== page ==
When the Supreme Court struck down President Biden’s plan to cancel up to $20,000 in federal student loan debt in June, I was one of 43 million people whose financial future took a hit. I had $10,459 in federal loans at stake.
In a coincidence of timing, I was no longer on the hook for the other half of my student loan debt — private loans I had defaulted on, totaling about $12,700. They were now uncollectable: outside the reach of debt collectors and the monstrous assemblage of complex financial instruments that claimed to own it.
The statute of limitations to sue to collect a debt in Pennsylvania is four years. I had waited it out. From my understanding, after speaking with a credit counselor and a few lawyers, the loans still exist on paper, but the entity that owns my debt had lost the only way to forcibly obtain the money, in court.
The National Collegiate Student Loan Trusts, one of the country’s largest owners of private student loan debt, has always shown a perplexing disinterest in the money it said I owed it. It has never attacked my credit score and its debt collectors, in the years since I had defaulted, called rarely and only sent me letters biannually.
I didn’t plan for any of this to happen, and this isn’t something you can plan on happening to you. Despite the statute of limitations, National Collegiate could try to sue me anyway. But my story reveals how broken our student loan system is and how the endgame for many people’s loans will be full of arbitrary results.
The consequences of student loan default do not follow predictable patterns. “There is no typical,” said Joshua Cohen, an attorney in St. Albans, Vt., who specializes in student loans. But the repercussions can be devastating, leading to a pummeling to one’s credit score, relentless calls from debt collectors or a lawsuit.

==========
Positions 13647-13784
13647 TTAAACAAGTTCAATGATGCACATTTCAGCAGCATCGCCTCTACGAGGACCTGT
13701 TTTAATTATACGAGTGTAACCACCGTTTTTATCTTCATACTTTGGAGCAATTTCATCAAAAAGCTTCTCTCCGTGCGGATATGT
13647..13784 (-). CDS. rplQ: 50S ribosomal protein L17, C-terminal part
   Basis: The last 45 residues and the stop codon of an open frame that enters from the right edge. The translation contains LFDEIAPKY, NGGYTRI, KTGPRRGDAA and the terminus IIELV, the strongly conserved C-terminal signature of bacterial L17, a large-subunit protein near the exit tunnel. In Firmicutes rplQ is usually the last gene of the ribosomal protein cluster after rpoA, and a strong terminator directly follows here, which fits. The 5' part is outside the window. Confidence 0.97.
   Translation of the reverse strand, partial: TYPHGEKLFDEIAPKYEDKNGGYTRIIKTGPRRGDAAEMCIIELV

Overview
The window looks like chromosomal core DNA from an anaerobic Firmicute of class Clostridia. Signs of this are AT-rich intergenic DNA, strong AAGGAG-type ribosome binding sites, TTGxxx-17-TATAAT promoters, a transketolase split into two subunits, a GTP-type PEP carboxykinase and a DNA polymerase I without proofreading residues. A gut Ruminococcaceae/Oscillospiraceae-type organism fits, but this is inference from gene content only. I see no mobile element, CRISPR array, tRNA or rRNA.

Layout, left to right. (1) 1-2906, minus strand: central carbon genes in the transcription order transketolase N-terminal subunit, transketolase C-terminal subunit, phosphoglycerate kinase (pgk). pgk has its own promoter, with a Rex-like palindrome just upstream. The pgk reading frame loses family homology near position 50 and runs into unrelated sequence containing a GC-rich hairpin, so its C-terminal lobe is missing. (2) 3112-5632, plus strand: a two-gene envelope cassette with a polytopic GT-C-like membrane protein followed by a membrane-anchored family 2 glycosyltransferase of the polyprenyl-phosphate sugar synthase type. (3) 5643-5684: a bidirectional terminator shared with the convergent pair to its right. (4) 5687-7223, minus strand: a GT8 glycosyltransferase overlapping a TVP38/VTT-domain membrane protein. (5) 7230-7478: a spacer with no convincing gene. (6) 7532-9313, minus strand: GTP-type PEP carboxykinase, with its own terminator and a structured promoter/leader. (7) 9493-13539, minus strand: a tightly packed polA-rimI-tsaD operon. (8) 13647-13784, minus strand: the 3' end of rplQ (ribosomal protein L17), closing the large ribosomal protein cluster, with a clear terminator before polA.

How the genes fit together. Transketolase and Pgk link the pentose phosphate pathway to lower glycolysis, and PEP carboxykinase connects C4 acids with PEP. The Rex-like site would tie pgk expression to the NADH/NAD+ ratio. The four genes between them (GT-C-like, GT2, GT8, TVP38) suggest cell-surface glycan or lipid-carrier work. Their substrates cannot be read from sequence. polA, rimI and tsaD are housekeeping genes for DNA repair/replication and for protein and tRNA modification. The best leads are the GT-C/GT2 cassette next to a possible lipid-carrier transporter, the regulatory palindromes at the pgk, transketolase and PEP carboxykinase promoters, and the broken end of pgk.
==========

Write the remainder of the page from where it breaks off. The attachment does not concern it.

I graduated from the University of Pittsburgh in 2005 with a bachelor’s degree in English writing and $42,207 in debt. In the years that followed, I paid about $370 a month on the loans while working at newspapers and as a freelance writer, paying a total of $57,347 — or 136 percent of the original balance.
In 2019, the balance stood at about $22,000. At the pace I was paying, the loans would be paid off in 13 years with a 250-percent return for the loan servicers. It was a depressing halfway point.
That year, some regular sources of writing work dried up. I struggled to make up for them and fell behind on payments. After six months of nonpayment, the private loans went from a servicer to a debt collector. (A silver lining of my very bad year was that my federal student loans were on an income-based repayment plan, and those payments dropped to $0 a month.)
The first letters from a debt collector came in February 2020.
I tried to stay on top of my finances and signed up for free sessions with a credit counselor at a local nonprofit.
Like many pandemic-era relationships, I’ve only known my credit counselor as a voice on the phone, but she quickly became a de facto therapist — with whom I was most honest with all my fears and shame. She was warm and open. She shared her own struggles finding a career with a history degree.
During our first session, she ran my credit. My scores took a hit when my original student loan servicer, American Education Services, reported late payments. But the loans had not been reported as in collection.